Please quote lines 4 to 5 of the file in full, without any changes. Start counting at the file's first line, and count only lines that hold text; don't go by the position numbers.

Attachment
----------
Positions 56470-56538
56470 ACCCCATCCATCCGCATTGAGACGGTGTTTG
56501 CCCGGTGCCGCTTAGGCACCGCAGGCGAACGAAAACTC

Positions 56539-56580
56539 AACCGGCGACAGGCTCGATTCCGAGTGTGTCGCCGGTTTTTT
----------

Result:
Positions 56539-56580
56539 AACCGGCGACAGGCTCGATTCCGAGTGTGTCGCCGGTTTTTT